Area Forecast Discussion
Issued by NWS Twin Cities, MN

Home | Current Version | Previous Version | Graphics & Text | Print | Product List | Glossary Off
Versions: 1 2 3 4 5 6 7 8 9 10 11 12 13 14 15 16 17 18 19 20 21 22 23 24 25 26 27 28 29 30 31 32 33 34 35 36 37 38 39 40 41 42

FXUS63 KMPX 121123

Area Forecast Discussion
National Weather Service Twin Cities/Chanhassen MN
523 AM CST Fri Jan 12 2018

.UPDATE...For 12z Aviation discussion below


.SHORT TERM...(Today and tonight)
Issued at 230 AMCST Fri Jan 12 2018

A 1033MB high is situated across the eastern Dakotas this morning.
A fairly packed pressure gradient ahead of this feature has kept
winds up in the 10-20 knot range overnight. These winds combined
with temperatures in the single digits to mid teens below zero are
yielding solid advisory-criteria wind chill readings in the
-25F to -35F range across the MN portion of the forecast area.

The area of high pressure will build more solidly into place
across the forecast area today, with single digit highs likely in
most areas (struggling to eclipse the zero degree mark over west
central MN near Alexandria).

Tonight we will see more of the same with regard to wind chills.
This time winds will be a tad lighter, but we will make up for it
with colder temps (by a few degrees). Lows will dip to between
-10 and -20, likely lowering wind chills into the -25 to -35
range. Wind chill headlines will most likely be needed.

.LONG TERM...(Saturday through Thursday)
Issued at 230 AM CST Fri Jan 12 2018

Two main stories in the long term are the cold and a clipper coming
down for Sunday afternoon.

Arctic high that starting coming in Thursday will remain with us
through Saturday. The clipper brings us the arctic interlude Sunday,
with another blast of arctic air (slightly cooler than the current
one) coming in to start next week. Given how cold these airmasses
are, wind chill headlines will likely be needed pretty much every
night through Tuesday night.  The period of greatest concern though
will be Sunday night/Monday morning and Monday night/Tuesday
morning. Both of these nights, we currently have wind chills dipping
down to around -40 out in western MN, so there will be the threat
for needing wind chill warnings these periods, mainly for the
western half of MN.

For Sunday, a potent clipper is still poised to drop across the
area, with the greatest impact coming Sunday afternoon/evening. 12
hour h5 height falls of around 100m along with a deepening surface
low suggest this will be a rather strong system as clippers go. Went
with a blend of the ECMWF/GFS for this system, which puts out about
0.15" of QPF centered on the MN/WI border. GEFS plumes at MSP for
this period show tight clustering around this value, so have pretty
high confidence in this forecast, with both the GFS and ECMWF fairly
stable in their solutions for Sunday afternoon the last couple of
days. Now 0.15" of QPF may not sound like much, but when you look at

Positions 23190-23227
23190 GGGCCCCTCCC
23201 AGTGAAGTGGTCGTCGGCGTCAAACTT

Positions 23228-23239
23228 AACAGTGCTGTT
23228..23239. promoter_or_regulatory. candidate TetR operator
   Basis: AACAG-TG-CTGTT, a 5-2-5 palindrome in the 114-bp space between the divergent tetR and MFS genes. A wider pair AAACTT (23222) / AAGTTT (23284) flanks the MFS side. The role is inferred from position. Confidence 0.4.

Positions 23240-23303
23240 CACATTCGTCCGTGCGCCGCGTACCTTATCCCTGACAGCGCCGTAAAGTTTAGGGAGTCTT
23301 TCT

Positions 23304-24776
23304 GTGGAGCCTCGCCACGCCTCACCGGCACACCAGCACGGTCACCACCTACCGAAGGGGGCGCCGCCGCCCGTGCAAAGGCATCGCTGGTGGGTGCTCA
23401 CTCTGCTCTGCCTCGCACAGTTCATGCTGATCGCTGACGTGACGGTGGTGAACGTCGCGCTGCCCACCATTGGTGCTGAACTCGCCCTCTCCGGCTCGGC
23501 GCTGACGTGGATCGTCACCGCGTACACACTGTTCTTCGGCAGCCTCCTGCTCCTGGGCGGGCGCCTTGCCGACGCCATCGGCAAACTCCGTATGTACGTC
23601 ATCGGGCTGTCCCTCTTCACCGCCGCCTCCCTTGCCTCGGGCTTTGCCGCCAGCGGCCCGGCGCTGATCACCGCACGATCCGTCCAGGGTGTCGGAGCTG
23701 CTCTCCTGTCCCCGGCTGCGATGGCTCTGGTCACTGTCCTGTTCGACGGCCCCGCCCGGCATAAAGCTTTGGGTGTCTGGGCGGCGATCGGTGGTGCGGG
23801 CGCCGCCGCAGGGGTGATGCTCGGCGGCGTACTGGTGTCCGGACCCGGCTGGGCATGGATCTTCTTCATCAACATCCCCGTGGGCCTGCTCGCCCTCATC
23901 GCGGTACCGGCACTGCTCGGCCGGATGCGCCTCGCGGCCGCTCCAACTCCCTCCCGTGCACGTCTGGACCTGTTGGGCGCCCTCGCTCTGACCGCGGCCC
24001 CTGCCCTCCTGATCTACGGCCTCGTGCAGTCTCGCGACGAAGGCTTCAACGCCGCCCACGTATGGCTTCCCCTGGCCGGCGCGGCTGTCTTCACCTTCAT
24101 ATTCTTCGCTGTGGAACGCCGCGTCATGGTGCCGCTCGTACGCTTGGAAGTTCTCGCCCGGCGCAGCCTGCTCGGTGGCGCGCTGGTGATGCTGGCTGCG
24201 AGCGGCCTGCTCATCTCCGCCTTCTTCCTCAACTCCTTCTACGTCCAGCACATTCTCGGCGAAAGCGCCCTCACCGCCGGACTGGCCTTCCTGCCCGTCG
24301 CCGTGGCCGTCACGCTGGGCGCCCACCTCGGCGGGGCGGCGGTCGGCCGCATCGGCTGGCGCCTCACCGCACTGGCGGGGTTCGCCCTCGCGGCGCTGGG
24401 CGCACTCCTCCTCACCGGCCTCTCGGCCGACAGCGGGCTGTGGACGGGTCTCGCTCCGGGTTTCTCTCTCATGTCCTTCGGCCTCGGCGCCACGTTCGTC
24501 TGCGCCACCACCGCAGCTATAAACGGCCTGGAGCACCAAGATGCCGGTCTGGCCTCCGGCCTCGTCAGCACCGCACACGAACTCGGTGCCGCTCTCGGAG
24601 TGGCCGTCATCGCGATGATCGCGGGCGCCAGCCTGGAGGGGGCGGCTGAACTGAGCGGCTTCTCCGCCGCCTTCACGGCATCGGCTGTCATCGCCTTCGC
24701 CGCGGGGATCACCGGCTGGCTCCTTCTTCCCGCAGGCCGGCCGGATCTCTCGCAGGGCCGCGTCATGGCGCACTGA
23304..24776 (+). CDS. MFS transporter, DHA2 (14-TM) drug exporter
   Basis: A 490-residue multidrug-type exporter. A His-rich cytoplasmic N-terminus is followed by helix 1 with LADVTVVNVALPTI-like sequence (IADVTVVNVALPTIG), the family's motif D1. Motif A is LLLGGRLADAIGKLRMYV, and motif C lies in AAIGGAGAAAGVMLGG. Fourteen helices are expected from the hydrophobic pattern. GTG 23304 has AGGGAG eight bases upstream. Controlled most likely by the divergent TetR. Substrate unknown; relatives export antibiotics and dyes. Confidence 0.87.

forecast soundings you see our issue, a very deep DGZ. From both the
GFS/NAM, we are seeing just about every site showing the DGZ
extending from the surface up to 10k feet, which will support high
snow ratios. Primary blend used put out snow rations in the 20-25:1
range, which seems reasonable when looking at the forecast
soundings. These ratios with the QPF quickly puts snowfall totals up
around 3" for eastern MN/western WI. This will be a light fluffy,
easily blown around snow, but right now, it looks to fall east of
where are strongest winds are expected Sunday night into Monday, so
hopefully that will relegate the blowing snow issues Monday night
more into the nuisance category.

For the end of the next week, models continue to show a deep
Aleutian Low working toward western NOAM, which will start to break
down the western ridge. This will result in a pretty significant
pattern shift next weekend and beyond as we essentially see the
ridge and trough shift the sides of the continent they are on,
going for the current wester ridge/eastern trough to more of western
trough/eastern ridge pattern. This will mean two things for us, no
arctic air and the possibility for seeing more precipitation as we
head into the second half of January.


.AVIATION...(For the 12Z TAFS through 12Z Saturday morning)
Issued at 523 AM CST Fri Jan 12 2018

VFR conditions are expected through the period, with the exception
of an MVFR deck at KEAU for the first couple hours. Otherwise,
mostly sunny conditions are expected, until mid/high clouds from
the west clip KRWF later this afternoon and evening. Northwest
winds generally 8-10 knots decrease to 4-6 knots by this evening.

KMSP...No additional concerns.

Sat...VFR. Wind NW 5 kts.
Sun...MVFR with -SN likely. Wind S 5-10 kts.
Mon...VFR. Wind NW 10 kts.


WI...Wind Chill Advisory until 10 AM CST this morning for WIZ014-023-

MN...Wind Chill Advisory until 10 AM CST this morning for MNZ041>045-



AVIATION...LS is the U.S. government's official web portal to all federal, state and local government web resources and services.